Around the world, 196 countries use KpH or Kilometers per Hour, and 17 use Miles per Hour. KpH and MpH are units of measurement for speed, used in speedometers and speed limit signs. MpH used to be the primary unit of measurement until the introduction of SI Units in 1961.
Hungary is one of the countries that use KpH. Expect that the speedometers and speed limit signs in Hungary are written in KpH. If you're from a country that uses MpH, take note of the conversion, that 1 kilometer is 1.609 miles and 1 mile is 0.62 kilometers. The more significant number on the speedometer indicates the primary unit of speed. Digital speedometers have more manageable to read units.
How Is Winter Driving in Hungary?
One of the main requirements for driving in Hungary are snow chains, chiefly for the winter season. The Winter season in Hungary occurs in December and is reported to be unforgiving. The main hazard for those venturing for a snowy vacation are the slippery roads and lowered visibility. When driving in Hungary during the winter, pack your snow chains and make sure your headlights and windshield wipers work.
When driving in Hungary during the winter, be mindful of your speed. The roads are slippery, and going too fast can result in terrible accidents. You wouldn't want a pleasant vacation to turn tragic instantly, so follow the driving in Hungary rules regardless of the season.
Things to Do in Hungary
You might find yourself enchanted by the wonder of Hungary that you could see yourself taking up residence in the country. You could be wondering how to get a driving licence in Hungary and see if you still have to attend a driving lesson in Hungary to get them. See what driving jobs in Hungary you could take as a means of subsistence or work as a tour guide. Living in Hungary has loads of opportunities for everyone.
Drive as a Tourist in Hungary
Driving as a tourist in Hungary is possible. Most tourists, especially those in part of Vienna's International Vehicular Agreement, can drive using their foreign driving licence in Hungary. If you are a tourist from a country that isn't a part of Vienna's International Vehicular Agreement, you need to naturalize your license to drive in Hungary. U.K. tourists can also go driving in Hungary with a U.K. license.
An International Driver's Permit is a required document for tourists traveling to Hungary and seeking to rent cars. If the tourist decides to take up residence in Hungary, they need to obtain a Hungary driving license. Getting one would require the individual to attend a Hungary driving school and pass the driving test in Hungary. You can also enroll in a driving school with an ideal driving licence in Hungary price.
Work as a Driver in Hungary
There are a lot of driving jobs in Hungary for tourists. Jobs ranging from chauffeurs and taxi drivers transport tourists, to truck driving jobs in Hungary for logistics and businesses. Getting a driving job in Hungary as a foreigner would require the applicant to have a work permit supported by your employer and a driver's license.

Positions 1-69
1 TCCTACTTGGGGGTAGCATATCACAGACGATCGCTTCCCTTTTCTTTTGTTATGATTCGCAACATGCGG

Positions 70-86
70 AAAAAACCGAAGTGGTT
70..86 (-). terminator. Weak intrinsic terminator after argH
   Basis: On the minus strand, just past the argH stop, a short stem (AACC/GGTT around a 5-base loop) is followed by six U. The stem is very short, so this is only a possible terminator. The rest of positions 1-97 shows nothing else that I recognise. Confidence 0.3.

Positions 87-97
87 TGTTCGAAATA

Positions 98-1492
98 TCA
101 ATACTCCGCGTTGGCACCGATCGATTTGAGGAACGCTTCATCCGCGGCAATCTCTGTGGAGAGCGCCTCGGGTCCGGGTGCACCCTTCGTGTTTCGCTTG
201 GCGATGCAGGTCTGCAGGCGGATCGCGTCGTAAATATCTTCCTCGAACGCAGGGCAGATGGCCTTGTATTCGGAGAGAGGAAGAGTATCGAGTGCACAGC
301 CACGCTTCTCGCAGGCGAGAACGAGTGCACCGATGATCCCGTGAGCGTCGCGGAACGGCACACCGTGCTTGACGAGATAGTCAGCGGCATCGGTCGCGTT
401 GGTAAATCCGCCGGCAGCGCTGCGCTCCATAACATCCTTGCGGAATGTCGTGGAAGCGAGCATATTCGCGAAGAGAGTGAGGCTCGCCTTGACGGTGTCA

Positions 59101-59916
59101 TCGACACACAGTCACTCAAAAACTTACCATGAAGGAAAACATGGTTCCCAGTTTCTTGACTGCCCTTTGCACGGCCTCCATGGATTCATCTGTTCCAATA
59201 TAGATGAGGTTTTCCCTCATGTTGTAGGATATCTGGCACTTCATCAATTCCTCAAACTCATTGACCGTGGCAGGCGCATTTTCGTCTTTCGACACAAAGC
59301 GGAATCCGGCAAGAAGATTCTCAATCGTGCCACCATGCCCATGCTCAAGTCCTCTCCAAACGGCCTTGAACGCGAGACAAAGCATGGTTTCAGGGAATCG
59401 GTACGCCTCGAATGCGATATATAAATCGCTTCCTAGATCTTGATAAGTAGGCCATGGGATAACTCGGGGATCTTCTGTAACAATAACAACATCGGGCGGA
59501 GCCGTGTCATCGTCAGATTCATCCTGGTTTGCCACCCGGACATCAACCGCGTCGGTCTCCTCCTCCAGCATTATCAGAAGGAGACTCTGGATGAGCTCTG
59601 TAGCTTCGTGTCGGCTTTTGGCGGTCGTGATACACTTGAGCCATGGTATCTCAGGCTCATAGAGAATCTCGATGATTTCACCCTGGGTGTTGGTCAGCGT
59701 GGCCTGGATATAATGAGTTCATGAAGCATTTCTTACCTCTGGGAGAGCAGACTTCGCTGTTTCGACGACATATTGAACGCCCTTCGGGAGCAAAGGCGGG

One can find driving jobs in Hungary online. Some websites include Expat, Glassdoor, Linkedin, Indeed, and many others. Salary Explorer states that courier and delivery driving jobs in Hungary have a salary of 134,000-610,000 HUF. Truck driving jobs in Hungary earn about 72,900-222,00 HUF.
Work as a Travel Guide in Hungary
If you've enjoyed Hungary's tourist spots and sceneries and decide to earn a living from traveling and teaching, then working as a tour guide is the job for you! Tourism in Hungary is in demand and if you have a work permit and lots of enthusiasm for teaching tourists about the wonders of Hungary, make a living out of it by working as a tour guide.
Jobs in the Tourism and Hospitality sector in Hungary reportedly earn around 125,00-917,00 HUF. Tour guide's salaries are dependent on how many people avail for guided tour packages.
Applying for Residency in Hungary
A residence permit can be issued to non-EEA members for work purposes. The permit has a validity of three years and is renewable. Five straight years of residency entitles you to an EU Permanent Residence Card with five-year validity. As for eight years of residency, this can grant you Hungarian citizenship status. Benefits of citizenship may include access to health-care and educational benefits, visa-free travel, and real property purchases.
The requirements for residency application are :
- Proof of subsistence in Hungary (bank statements, income certificate means)
- Proof of accommodation in Hungary (residential lease contract, residence verification, real estate contract, etc.)
- Health insurance
- Documents on exit
- Original and photocopy of passport
- Birth Certificate
- Marriage contract if applicable
- Business plan
- Passport-sized photo
The embassy could grant citizenship for a short period if you were born in Hungary, married to a Hungarian citizen, or have Hungarian ancestors.
Other Things to Do
Aside from the aforementioned driving jobs, tourist guides, and residency tips; there are a whole host of things one can do when in Hungary. Foreigners such as Americans can try applying for driving schools in Hungary to get Hungarian driving licenses since driving in Hungary with a U.S. license isn’t allowed. Browse through the popular industries and websites where tourists can find employment to make their stay in Hungary fulfilling.
Working in Hungary
If you yearn to work in Hungary as a tourist, it is possible, but you must meet some requirements. Employers must secure work permits for foreign employers, but EU and EEA employees need not apply for a work permit. Non-EU/EEA citizens must have a residential contract and health insurance. A work permit can take up to nine months to process.
Job opportunities for foreigners in Hungary include engineering, IT, tourism, and teaching the English language. Take advantage of online job portals that cater to job seekers in Hungary, such as Monster, Jobs in Budapest, and Budapest Jobs. Linkedin, Indeed, and Glassdoor are also popular job search websites.